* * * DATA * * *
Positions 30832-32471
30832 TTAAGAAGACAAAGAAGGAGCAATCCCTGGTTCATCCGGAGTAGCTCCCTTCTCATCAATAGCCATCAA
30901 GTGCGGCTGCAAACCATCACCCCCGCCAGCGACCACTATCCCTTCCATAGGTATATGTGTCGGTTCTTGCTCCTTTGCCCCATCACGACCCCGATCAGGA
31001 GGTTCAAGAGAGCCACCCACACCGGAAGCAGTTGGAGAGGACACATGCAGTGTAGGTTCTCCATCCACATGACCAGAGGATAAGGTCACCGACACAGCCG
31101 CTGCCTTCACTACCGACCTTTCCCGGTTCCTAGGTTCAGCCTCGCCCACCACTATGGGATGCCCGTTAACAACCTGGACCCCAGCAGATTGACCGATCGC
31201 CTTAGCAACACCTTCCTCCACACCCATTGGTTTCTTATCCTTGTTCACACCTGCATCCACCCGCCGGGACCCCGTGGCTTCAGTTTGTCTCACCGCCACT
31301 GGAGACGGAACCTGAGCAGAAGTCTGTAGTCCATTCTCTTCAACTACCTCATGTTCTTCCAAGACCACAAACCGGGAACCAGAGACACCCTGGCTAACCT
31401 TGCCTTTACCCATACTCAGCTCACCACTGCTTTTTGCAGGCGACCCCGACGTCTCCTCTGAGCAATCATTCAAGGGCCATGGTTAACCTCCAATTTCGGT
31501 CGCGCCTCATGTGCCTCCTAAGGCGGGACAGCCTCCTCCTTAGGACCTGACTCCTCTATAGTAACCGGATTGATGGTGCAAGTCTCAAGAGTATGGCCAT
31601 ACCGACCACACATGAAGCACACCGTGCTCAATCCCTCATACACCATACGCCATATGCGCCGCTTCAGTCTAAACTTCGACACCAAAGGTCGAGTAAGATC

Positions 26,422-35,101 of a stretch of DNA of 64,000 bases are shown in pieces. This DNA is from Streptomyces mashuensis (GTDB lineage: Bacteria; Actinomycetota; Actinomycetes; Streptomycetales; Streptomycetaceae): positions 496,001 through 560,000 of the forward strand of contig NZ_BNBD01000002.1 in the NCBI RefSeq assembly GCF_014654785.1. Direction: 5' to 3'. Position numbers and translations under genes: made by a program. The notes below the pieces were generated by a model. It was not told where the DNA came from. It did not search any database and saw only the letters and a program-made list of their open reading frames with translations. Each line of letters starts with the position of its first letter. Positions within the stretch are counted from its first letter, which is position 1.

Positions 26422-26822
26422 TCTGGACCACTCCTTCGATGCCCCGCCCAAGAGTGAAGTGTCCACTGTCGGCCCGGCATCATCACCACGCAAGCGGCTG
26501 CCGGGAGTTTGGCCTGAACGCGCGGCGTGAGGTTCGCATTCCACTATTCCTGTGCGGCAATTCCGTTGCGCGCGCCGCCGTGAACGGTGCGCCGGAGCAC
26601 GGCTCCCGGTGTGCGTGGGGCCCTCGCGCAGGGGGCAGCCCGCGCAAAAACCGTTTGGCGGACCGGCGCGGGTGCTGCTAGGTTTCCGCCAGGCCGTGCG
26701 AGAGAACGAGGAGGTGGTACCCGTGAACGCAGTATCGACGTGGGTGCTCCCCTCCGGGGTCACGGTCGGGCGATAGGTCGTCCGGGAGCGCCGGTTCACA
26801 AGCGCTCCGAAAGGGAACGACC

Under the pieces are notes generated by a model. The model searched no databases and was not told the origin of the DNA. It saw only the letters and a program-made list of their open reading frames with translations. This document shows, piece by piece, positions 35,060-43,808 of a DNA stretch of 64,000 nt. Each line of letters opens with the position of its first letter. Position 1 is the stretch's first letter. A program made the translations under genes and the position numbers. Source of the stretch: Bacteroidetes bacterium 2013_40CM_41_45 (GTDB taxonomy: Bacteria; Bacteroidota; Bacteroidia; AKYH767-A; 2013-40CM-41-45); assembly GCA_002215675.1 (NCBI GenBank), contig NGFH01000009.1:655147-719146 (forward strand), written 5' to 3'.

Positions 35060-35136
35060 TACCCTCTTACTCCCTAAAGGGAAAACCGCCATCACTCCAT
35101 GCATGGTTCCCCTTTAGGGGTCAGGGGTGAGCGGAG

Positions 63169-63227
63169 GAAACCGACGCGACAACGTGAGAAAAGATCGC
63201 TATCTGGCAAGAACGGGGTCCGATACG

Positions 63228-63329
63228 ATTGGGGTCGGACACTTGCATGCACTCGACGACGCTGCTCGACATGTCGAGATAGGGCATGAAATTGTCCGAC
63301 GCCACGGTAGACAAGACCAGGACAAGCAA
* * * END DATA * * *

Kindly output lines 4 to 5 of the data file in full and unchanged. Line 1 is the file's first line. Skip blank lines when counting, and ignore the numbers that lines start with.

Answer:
31001 GGTTCAAGAGAGCCACCCACACCGGAAGCAGTTGGAGAGGACACATGCAGTGTAGGTTCTCCATCCACATGACCAGAGGATAAGGTCACCGACACAGCCG
31101 CTGCCTTCACTACCGACCTTTCCCGGTTCCTAGGTTCAGCCTCGCCCACCACTATGGGATGCCCGTTAACAACCTGGACCCCAGCAGATTGACCGATCGC